Voice of Multicultural Australia
In-language communications more vital than ever in increasingly multicultural Australia… was one of the main themes to emerge from Voice of Multicultural Australia held on Friday 22 August 2014 at the National Press Club in Canberra.
Nearly 50 representatives from ethnic media outlets around Australia joined a gathering of government communications professionals, their agencies and specialist consultants. The event was organised by media representative Spots & Space with the support of the Community Broadcasting Association of Australia and the National Ethnic and Multicultural Broadcasters’ Council.
The atmosphere in the packed venue was one of celebration as presenters attested to the strength and endurance of ethnic community media.
Lee Hubber, Director of Spots & Space, estimated that 155 Australian radio stations now broadcast in more than 100 languages spoken in Australia. According to a new study by McNair Ingenuity there is no predictable pattern governing the popularity of particular media from language to language. For example, the Chinese are avid newspaper consumers, while Arabic speakers prefer Arabic radio and TV. Nor is level of funding necessarily an indicator of how popular a channel will be with the community. Community based radio stations and newspapers beat the government-funded competitor in nine of the 10 languages surveyed. Among audited websites, three in-language sites rank in the top 10 of the most popular websites in Australia, according to the Audited Media Association’s reporting.
Compere Mohammed El-Leissy is an alumni of both Syn FM and ZZZ community radio, while Wesa Chau Managing Director of Cultural Intelligence spoke of listening to 3ZZZ’s Cantonese programs as a child migrant from Hong Kong, and how it gave her a sense of belonging in Melbourne.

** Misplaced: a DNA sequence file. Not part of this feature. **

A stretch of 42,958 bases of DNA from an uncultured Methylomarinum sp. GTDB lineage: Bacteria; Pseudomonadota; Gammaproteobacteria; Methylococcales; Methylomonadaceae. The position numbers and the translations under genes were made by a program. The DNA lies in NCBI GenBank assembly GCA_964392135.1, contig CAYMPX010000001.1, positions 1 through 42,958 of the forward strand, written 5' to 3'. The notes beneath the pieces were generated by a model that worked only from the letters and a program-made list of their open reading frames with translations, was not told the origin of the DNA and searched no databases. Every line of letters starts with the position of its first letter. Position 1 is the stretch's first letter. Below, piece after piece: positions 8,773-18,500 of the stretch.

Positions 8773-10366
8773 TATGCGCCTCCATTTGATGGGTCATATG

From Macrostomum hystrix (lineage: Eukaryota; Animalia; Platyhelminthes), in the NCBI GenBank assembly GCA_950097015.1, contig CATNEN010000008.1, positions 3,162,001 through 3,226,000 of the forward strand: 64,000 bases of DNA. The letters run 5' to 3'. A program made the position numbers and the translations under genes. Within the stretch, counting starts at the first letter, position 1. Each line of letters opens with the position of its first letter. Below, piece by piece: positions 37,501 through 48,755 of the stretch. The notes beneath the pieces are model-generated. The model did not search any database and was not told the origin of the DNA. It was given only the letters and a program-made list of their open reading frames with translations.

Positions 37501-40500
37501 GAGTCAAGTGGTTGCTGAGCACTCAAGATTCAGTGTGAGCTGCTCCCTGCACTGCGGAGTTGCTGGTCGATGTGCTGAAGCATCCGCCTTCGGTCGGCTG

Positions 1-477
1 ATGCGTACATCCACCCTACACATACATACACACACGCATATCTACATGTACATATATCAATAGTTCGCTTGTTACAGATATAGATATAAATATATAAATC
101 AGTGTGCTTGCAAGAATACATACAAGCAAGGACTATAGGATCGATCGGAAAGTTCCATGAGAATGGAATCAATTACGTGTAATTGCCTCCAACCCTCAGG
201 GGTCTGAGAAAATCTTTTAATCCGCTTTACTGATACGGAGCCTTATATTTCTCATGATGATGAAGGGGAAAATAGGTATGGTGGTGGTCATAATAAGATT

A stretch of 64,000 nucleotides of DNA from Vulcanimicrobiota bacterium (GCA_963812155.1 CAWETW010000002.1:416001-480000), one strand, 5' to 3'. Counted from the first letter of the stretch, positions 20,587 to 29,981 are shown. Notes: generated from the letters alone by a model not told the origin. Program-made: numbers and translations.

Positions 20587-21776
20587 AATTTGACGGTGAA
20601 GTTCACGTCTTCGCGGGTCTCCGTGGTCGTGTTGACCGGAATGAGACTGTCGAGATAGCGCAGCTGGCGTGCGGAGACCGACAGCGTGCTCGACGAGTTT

Ralph Van Dijk from radio creative house Eardrum presented a case-study on their London International Award winning production “Rescue Radio”. The campaign has so far saved 17 domestic workers from abusive treatment in the Middle East, with a further 55 rescues in progress.
A highlight of the afternoon was a moderated forum hosted by Tim Burrowes of leading marketing and media website Mumbrella. He was joined by compere Mo’ El-Leissy, Ross Alatsas, (Deputy Chairperson of the Victoria Multicultural Commission), speakers Ralph, Wesa, Pino Migliorino of Cultural Perspectives and Australia’s leading media strategist Steve Allen.
Guests were invited to join in via Twitter, as the panel debated whether Australian advertisers needed to advertise in languages other than English.
The sentiments of panellists on the moderated forum were summed up by Steve Allen of Essence Media Strategy: “The closer you get to peoples hearts and minds, the more successful you will be”.
Voice of Multicultural Australia reinforced for the government audience the strength of multi-language community radio as a trusted medium, easily and freely accessible to all, and its vital role in educating, entertaining and informing its audience.